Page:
Why Wyclef Shouldn’t Be President Of Haiti

Haiti is the poorest nation in the Western Hemisphere.  Ravaged by a multitudinous earthquake in the 1st month of this year, the country is at its lowest point in recent memory.

The Caribbean Isle is staring at Presidential elections this November. The 28th, to be exact.

and this guy wants the job.

Wyclef Jean, celebrated artist/Haitian/producer announced his bid for president last week.

Getting a little carried away with this whole “Black President” thing, ain’t we?

Problem is, he does sh*t like this.

What’s not on trial here, is Clef’s desire to aid Haiti and make sure the new regime is one of reconstruction and progress.

What is an issue is Jean using his celebrity to run for office.  Just because you are a recognizable name doesn’t mean you’ll be good for the job.

In an interview on CBS’ The Early Show, Jean said the following of his declaration (via CBSNews.com):

CBS News correspondent and “Morning News” anchor Betty Nguyen sat down with Jean just before he announced his candidacy and asked him, “We know you as a Grammy winner, we know you as a hip hop star. What are your qualifications for president?”

“I have no qualifications for president; I have qualifications for a leader,” he replied. “The reason why I even entertain this idea is education, job creation, agriculture, bringing security into the country” . . . a country infamous for its repressive government.

“Haiti has a long history of corruption, cronyism,” Nguyen said. “How are you going to handle that?”

“If I’m not corrupted, then there’s a chance of me putting the right team around me that is not corrupted, where we can start to do business the right way,” Jean said.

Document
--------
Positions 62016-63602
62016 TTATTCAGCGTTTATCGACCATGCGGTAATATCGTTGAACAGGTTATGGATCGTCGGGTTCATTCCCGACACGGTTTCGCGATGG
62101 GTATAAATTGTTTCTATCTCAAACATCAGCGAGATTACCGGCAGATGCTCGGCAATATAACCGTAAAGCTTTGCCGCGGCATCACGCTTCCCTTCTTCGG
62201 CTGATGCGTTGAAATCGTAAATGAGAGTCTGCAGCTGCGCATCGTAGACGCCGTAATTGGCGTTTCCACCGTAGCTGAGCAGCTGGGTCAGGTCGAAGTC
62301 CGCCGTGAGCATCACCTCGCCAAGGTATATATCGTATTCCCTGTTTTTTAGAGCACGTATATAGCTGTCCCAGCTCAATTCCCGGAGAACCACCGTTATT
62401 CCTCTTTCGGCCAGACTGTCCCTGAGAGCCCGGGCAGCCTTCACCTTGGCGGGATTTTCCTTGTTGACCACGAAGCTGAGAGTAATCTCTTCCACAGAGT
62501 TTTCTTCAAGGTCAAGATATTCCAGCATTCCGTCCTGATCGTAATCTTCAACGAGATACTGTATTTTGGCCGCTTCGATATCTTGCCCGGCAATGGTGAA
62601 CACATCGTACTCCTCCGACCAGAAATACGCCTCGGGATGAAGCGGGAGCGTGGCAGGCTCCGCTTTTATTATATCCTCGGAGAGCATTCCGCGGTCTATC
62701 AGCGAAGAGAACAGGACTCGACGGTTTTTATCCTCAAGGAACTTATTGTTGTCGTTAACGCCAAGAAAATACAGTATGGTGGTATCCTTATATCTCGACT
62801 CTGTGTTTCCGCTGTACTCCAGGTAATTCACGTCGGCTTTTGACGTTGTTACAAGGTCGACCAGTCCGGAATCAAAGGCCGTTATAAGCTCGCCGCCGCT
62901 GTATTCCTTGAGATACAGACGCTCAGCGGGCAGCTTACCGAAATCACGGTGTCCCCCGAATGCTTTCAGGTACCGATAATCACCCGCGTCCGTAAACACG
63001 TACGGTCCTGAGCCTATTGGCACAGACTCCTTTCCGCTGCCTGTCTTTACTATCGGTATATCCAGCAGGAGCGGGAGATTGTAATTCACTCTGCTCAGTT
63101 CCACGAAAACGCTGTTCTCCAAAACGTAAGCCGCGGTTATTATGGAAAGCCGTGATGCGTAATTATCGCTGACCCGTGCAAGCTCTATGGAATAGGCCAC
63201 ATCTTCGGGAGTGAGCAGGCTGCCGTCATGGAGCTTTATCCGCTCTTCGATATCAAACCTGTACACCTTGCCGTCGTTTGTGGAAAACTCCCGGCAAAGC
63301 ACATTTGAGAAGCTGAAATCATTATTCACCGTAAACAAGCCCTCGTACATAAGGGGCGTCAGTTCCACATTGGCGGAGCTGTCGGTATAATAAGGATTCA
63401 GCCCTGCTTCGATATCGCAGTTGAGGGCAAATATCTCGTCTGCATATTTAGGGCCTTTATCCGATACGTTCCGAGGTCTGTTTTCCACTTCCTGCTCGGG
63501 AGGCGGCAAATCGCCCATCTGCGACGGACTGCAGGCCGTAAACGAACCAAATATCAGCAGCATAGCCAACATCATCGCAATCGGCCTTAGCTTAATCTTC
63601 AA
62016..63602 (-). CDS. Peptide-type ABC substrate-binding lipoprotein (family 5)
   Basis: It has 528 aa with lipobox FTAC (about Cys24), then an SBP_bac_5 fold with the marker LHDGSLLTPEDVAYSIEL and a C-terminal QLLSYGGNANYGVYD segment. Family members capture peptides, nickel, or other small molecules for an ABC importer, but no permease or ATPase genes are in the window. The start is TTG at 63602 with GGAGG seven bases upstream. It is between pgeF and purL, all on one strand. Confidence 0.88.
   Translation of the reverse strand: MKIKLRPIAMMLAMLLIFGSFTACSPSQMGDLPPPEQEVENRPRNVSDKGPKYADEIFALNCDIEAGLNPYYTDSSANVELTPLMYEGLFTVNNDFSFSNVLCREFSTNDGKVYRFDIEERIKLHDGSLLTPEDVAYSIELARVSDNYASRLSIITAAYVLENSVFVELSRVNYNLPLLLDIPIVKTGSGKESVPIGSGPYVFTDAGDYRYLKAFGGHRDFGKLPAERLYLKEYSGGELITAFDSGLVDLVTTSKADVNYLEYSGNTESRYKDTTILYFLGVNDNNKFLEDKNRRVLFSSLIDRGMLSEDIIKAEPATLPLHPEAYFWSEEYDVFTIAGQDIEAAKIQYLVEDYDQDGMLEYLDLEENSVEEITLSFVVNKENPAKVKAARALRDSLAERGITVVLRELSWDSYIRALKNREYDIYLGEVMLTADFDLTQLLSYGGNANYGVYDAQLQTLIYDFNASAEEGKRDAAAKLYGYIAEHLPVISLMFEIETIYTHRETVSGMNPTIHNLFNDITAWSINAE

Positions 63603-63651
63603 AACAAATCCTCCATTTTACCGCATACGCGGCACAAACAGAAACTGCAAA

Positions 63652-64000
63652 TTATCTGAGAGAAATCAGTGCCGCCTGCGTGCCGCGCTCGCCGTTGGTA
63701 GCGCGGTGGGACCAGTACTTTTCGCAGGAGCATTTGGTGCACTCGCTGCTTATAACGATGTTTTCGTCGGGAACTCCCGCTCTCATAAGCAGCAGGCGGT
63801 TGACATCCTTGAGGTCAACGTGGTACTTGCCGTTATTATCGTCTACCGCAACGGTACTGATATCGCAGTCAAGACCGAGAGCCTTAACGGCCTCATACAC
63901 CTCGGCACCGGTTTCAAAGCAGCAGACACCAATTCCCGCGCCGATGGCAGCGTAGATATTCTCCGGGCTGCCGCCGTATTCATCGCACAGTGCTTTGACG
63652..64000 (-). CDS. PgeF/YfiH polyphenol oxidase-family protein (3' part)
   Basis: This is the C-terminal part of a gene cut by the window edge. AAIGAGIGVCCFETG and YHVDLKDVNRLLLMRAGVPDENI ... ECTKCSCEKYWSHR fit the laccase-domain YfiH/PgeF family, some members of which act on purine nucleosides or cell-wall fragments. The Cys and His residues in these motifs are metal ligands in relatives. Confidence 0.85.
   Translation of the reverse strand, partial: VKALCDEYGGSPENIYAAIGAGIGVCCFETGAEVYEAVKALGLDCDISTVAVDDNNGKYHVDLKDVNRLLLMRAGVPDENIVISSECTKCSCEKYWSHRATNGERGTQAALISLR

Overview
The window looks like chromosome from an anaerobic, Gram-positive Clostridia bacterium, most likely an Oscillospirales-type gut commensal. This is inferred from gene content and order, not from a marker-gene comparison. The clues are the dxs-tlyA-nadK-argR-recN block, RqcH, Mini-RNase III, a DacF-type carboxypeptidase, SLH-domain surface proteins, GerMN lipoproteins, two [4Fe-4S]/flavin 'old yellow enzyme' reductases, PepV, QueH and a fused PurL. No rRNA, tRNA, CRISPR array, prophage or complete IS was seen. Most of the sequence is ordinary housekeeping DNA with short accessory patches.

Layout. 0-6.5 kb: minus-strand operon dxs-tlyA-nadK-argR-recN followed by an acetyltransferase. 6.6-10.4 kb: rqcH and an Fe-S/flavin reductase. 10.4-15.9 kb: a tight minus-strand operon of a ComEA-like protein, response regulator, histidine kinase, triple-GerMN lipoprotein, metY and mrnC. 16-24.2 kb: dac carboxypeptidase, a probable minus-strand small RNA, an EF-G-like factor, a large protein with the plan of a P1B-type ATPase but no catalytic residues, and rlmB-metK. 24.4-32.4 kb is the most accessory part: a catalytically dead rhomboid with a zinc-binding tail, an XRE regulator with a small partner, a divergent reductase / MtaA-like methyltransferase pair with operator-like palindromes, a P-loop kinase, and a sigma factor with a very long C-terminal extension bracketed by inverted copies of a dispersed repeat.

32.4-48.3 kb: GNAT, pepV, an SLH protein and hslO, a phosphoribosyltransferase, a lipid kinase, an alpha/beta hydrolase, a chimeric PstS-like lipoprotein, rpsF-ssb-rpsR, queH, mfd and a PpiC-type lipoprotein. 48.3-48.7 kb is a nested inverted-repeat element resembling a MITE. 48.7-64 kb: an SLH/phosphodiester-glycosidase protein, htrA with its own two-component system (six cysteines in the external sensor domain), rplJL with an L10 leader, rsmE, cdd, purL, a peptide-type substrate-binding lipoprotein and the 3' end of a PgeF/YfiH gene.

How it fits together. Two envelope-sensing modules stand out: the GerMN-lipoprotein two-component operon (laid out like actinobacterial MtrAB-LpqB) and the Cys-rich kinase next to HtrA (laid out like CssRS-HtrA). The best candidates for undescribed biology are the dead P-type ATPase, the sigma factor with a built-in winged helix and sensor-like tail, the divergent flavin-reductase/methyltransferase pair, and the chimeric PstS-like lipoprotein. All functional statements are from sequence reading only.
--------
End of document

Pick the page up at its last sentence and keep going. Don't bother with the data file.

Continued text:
One of his first orders of business was to resign from his charity, Yele Haiti. The organization drew criticism following the January earthquake for alleged mismanagement of funds.

“When people look at that and see maybe a possibility of corruption, what is your argument?” Nguyen asked.

“You could say, ‘Well, the governance of Yele Haiti was not right. So, how do I know you could govern a country if you couldn’t govern a charity?’ And what I will say to you is, I made a mistake. And what did I do? I fixed the mistake and I moved on.”

Some points to think about:

-Where is Wyclef’s political experience, in or out of Haiti?

-How old is this [Insert 5-letter noun here]? Is he 37 or 40?Did he exist in 1970 or not.

-Jean is running against his uncle, Haitian Usher Raymond Raymond Joseph, who, at least on paper appears way more qualified– just by being the U.S. Ambassador to Haiti since 2005.

-Another popular Haitian, also widely recognized in Flatbush, Brooklyn named “Sweet Mickey” or Michel Martelly as the government likes to call him, is also running for the position.

-Jean announced his bid for presidency to promote his upcoming single, the “If I Were President” remix.

-Has Wyclef actually said what he’s going to do for the country?

-He doesn’t have a U.S. Passport?

-His own former Fugee-mate Pras sounds more qualified.

-Lauryn Hill hasn’t said a peep?

-Wyclef”s got a house in Haiti, but hasn’t lived there since he was 9. That’s going to be enough to bend the residency requirement rules.

-Who doesn’t arrive in Haiti on a private jet?

The Presidency of Haiti isn’t one of those jobs where you can get away with “kinda” knowing what you are doing, like bartending or hosting a Fox News program. This is like operating heavy machinery.

Vodpod videos no longer available.

Whatever that means.

If none of what I said seemed to make sense, at the very least take into account Wyclef was exactly one half of the worst song ever made:

Love,

*Ms. Officer

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3 Comments Add yours

  1. If Wyclef Jean becomes the next president of Haiti, he has a really hard task to fullfill. There is really a lot of work to do to build up the country again from scratch and help the people to get some wealth. For them it would be important to be more popular for tourists as their neigbouhr country the dominican rebuplic.

  2. school grants says:

    nice post. thanks.

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